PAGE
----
Private practitioner: A lost medical trust

The family doctor is romanticized in art and literature. We can see the Norman Rockwell painting now — a kindly, plump old fellow, stethoscope hanging from neck, filling out a prescription while mother and children stand by in trust and admiration.

The problem with romanticized characterizations is that we tend to dismiss them as unrealistic. This one, though, is not. The family doctor, or independent practitioner, is real — a fully functioning element of the best medical system in the world. Moreover, he is an integral one. He makes the system work.

Adam Smith explained why in his “Theory of Moral Sentiments.” Human systems, no matter how much we pride ourselves on their complex design or fiscal controls, are at base interconnected individual relationships exchanging gifts, products, assistance or sympathetic favors. Interfere with the trust holding those relationships together and the system falls apart — or takes an unintended form as exemplified by so many failed experiments in socialism.

In modern economic terms, government intrusion into the health care market is transforming family doctors and specialists not just into salaried employees but into “rent-seekers,” that is, agents of corporations seeking to manipulate regulatory agencies to gain monopolistic advantage.

The reform for all of this is to restore the trust lost in the exchange of medical assistance from physician to patient. Again, more doctors now work for hospitals, not patients.

Dr. Chad Davis, an Indianapolis surgeon, explains in part how that came about: “There may not be anything explicit in ObamaCare that says hospitals should buy physician practices, but because it encourages bundled payments for a patient’s care, which a hospital then distributes to the doctor and others, it encourages hospital ownership of doctors and accelerates that process.”

The Wall Street Journal reports that in 2008, 62 percent of doctors were independent. In 2012, that had decreased to 49 percent, and this year it is down to 35 percent.

All of that understood, health care policy needs to reflect why people become doctors and not mechanics, bankers or janitors. It is not to find sinecure in a sparkling new hospital set in beautiful acreage. Nor is it to please an administrator or to meet the actuarial expectations of an insurance company or a federal agency. It is not even for love of humanity (although this is common in all medical professions). It is to put knowledge and skills to work healing the individual patient in front of him, hour after hour, day after day.

Such a role assumes — requires — a sense of ownership of the process, something that was once built into the operational manuals of the great hospitals, e.g., the Mayo Clinic, the Cleveland Clinic and, locally, the Indiana University Medical Center and Riley Hospital for Children.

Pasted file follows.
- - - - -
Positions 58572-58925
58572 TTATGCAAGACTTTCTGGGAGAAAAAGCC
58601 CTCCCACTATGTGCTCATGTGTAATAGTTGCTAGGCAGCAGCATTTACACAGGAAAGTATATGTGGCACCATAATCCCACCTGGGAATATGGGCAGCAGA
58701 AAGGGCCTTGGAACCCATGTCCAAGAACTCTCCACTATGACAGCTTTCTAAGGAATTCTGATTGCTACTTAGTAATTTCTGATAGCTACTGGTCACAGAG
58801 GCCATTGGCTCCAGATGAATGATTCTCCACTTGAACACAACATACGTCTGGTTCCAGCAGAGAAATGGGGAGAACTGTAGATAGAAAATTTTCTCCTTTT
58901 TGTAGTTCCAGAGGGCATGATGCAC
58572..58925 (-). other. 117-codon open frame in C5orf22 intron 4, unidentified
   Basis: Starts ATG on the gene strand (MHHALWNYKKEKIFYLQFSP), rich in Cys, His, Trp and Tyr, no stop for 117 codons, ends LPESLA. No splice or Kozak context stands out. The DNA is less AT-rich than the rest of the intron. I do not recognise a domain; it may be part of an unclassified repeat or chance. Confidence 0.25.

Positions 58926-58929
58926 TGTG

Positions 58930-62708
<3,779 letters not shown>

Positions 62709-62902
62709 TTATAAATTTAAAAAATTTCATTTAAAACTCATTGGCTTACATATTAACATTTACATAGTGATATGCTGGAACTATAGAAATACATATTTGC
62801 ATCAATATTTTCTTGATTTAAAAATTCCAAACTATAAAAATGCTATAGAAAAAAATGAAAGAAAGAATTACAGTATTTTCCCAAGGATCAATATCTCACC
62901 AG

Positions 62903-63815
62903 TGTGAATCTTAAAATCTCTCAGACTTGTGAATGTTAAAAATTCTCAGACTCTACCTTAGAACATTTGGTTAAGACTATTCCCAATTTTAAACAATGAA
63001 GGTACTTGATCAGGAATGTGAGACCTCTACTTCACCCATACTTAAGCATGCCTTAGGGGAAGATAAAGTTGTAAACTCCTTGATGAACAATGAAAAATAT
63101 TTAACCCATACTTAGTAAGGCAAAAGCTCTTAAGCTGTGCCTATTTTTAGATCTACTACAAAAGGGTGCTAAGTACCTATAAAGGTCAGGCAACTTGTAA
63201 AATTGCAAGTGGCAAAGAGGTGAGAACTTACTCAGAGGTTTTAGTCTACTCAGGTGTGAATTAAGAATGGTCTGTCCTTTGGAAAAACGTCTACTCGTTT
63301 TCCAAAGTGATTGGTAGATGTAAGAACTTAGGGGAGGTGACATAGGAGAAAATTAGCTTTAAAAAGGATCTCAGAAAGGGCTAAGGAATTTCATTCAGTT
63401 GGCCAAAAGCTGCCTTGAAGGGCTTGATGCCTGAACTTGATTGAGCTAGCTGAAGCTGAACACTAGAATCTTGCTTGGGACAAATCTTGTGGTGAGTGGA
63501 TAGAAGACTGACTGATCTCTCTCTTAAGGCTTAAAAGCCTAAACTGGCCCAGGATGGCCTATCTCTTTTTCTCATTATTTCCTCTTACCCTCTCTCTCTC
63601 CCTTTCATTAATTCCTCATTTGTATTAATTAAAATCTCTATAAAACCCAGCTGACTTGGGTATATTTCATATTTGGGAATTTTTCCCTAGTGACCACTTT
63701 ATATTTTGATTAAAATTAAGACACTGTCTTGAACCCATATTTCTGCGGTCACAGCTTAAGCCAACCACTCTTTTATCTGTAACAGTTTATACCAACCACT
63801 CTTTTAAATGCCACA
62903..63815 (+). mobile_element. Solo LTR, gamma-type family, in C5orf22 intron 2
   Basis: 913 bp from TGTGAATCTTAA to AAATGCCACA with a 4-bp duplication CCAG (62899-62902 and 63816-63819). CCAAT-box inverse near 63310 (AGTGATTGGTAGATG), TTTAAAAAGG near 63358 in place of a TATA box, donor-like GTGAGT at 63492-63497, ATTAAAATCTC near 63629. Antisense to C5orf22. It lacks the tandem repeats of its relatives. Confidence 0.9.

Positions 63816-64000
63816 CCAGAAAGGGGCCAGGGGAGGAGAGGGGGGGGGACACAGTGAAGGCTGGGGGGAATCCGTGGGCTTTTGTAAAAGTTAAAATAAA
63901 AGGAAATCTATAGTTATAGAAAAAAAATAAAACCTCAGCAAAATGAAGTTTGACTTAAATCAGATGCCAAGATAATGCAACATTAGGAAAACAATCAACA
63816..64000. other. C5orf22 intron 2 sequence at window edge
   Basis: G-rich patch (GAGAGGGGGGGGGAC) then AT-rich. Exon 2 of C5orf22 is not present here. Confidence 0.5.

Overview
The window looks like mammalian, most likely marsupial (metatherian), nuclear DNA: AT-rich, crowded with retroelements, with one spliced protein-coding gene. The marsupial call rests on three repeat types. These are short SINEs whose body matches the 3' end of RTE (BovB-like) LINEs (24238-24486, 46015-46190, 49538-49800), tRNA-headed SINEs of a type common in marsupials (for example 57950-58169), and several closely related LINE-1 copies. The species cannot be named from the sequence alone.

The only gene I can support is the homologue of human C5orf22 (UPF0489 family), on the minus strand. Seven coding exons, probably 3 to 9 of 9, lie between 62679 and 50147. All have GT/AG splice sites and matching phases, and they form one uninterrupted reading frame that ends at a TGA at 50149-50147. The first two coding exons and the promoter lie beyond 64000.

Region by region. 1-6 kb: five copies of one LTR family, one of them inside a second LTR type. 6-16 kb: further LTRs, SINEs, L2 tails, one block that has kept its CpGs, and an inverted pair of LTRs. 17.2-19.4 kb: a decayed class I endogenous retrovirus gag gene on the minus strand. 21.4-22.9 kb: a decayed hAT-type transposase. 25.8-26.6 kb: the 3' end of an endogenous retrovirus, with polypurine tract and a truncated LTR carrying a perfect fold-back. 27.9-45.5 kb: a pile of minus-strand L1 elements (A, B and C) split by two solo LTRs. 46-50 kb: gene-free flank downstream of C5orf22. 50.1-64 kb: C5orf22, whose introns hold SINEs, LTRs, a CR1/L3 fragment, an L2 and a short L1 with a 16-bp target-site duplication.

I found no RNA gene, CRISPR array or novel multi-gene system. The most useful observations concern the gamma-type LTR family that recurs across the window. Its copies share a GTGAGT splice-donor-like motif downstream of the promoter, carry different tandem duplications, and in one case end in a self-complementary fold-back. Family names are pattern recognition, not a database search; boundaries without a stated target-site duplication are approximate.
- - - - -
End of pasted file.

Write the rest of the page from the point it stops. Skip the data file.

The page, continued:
The research collected in the current issue of The Indiana Policy Review argues that this ownership is absolute. It is destroyed by even the most measured changes imposed in the command-and-control systems that government has put before us. And all of the warning signs — the shift in physician incentives, the loss of transparency, the inscrutable billing, the impersonal economics applied to even life and death decisions — tell us that there is no substitute.

The grim alternative is outlined in a recent article in the City Journal, “Say goodbye to the Family Doctor”:

“Traditionally, doctors felt duty-bound to act solely for their patients’ welfare. The new breed of physician-employees will split their allegiances between their employers and their patients. The employers’ goals will not always coincide with the patients’ best interests or the physicians’ best medical judgments. At minimum, patients will wonder if their doctors are making decisions out of a genuine concern for their health or just trying to save the boss a buck. Salaried employees and independent professionals behave differently.”

The author suggests that we study the recent scandals involving the Department of Veterans Affairs to understand the difference between an independent doctor or specialist and a salaried employee: “They see fewer patients and perform fewer timely procedures.”

If that is the reality, we prefer the romantic — especially where our health is concerned.